Blue & Gold

While at a training session today at an automotive assembly plant in Indiana, we were told that instead of 1st shift and 2nd shift, they have a “blue crew” and a “gold crew”. We were told that the colors represented the state colors of Indiana. Although I couldn’t confirm that Indiana even has official state colors, their flag is blue and gold.

That reminded me of the practice aboard US nuclear missile subs of having a “Blue Crew” and a “Gold Crew”. Each crew is a complete boat’s complement, including two different captains. The two crews alternate patrols, one crew manning the sub for a two-month patrol while the other has some R&R and then retrains for the next patrol. I googled and came up with a page about the USS Benjamin Franklin that says

The two-crew system accomplishes several objectives. Most importantly, it enables the submarine to be at sea more than eight months during the year. This means the submarine can be kept at sea for over two thirds of its operational lifetime. An SSBN at sea and submerged is essentially invisible, and hence survivable from an enemy attack. This enables proper execution of the SSBN’s strategic deterrence mission.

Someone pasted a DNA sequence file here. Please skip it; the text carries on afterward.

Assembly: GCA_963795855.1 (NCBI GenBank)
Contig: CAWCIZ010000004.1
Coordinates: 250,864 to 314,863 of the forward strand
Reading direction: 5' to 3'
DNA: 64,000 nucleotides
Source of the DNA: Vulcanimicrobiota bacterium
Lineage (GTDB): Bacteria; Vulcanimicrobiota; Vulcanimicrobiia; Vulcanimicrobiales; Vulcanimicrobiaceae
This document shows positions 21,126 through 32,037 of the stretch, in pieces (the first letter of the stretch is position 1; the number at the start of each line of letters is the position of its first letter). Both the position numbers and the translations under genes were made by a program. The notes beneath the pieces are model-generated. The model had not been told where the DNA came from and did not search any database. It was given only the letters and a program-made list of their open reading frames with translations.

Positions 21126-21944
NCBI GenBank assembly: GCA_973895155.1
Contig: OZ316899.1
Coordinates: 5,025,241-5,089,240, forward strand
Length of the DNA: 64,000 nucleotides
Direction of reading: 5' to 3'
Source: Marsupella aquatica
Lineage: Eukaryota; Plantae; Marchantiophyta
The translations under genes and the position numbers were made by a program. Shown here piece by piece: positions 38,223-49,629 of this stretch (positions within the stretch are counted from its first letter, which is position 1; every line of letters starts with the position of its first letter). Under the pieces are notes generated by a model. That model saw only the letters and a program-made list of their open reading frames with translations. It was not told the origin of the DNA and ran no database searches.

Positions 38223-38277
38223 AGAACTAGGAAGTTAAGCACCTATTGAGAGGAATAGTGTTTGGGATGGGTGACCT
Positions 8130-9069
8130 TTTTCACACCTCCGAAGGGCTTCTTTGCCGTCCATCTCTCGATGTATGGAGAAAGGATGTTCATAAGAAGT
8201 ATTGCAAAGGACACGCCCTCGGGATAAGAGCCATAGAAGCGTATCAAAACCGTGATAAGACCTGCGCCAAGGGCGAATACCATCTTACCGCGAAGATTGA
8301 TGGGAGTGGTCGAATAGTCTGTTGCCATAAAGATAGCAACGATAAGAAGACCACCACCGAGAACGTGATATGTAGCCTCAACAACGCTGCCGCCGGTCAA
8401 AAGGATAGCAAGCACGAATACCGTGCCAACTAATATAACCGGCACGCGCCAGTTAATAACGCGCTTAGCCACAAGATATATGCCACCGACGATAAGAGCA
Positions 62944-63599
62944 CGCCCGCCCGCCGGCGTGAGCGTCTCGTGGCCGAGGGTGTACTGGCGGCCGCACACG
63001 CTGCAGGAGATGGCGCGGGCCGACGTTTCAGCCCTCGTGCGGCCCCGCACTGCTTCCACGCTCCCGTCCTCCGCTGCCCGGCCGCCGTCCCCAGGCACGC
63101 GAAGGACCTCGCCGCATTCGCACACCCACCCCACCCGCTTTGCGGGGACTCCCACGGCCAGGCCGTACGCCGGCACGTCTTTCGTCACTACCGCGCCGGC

Second, it provides a regular program of refresher training for the “off” crew. Each crew must be ready at all times while on patrol. They must be experts on their equipment to keep it running during the long patrol. Refresher training on equipment exactly like that found on the sub keeps the “off” crew sharp. Intensive instruction serves to continually upgrade their knowledge.

This means that the crew at sea is always action ready, and means that the sub is at sea for a far greater percentage of her life. This basically allows one sub to do the work of two. At more than $1.5 Billion (not including the 24 Trident missiles) to build each Ohio-class sub, that’s significant, even if you don’t consider the operating expenses of each boat.

Our fleet of ballistic missile submarines was our greatest single deterrence weapon during the Cold War (what I call WW3) and with each of them at sea nearly 75% of the time, the Soviets had to keep throwing large numbers of attack subs out into the oceans and hope for a lucky break. Unlike our missile silos and bomber bases, for a majority of the time the Soviets just plain didn’t know where our missile subs were. If the cold war had turned hot, I don’t think many breaks would have gone their way in the sub wars.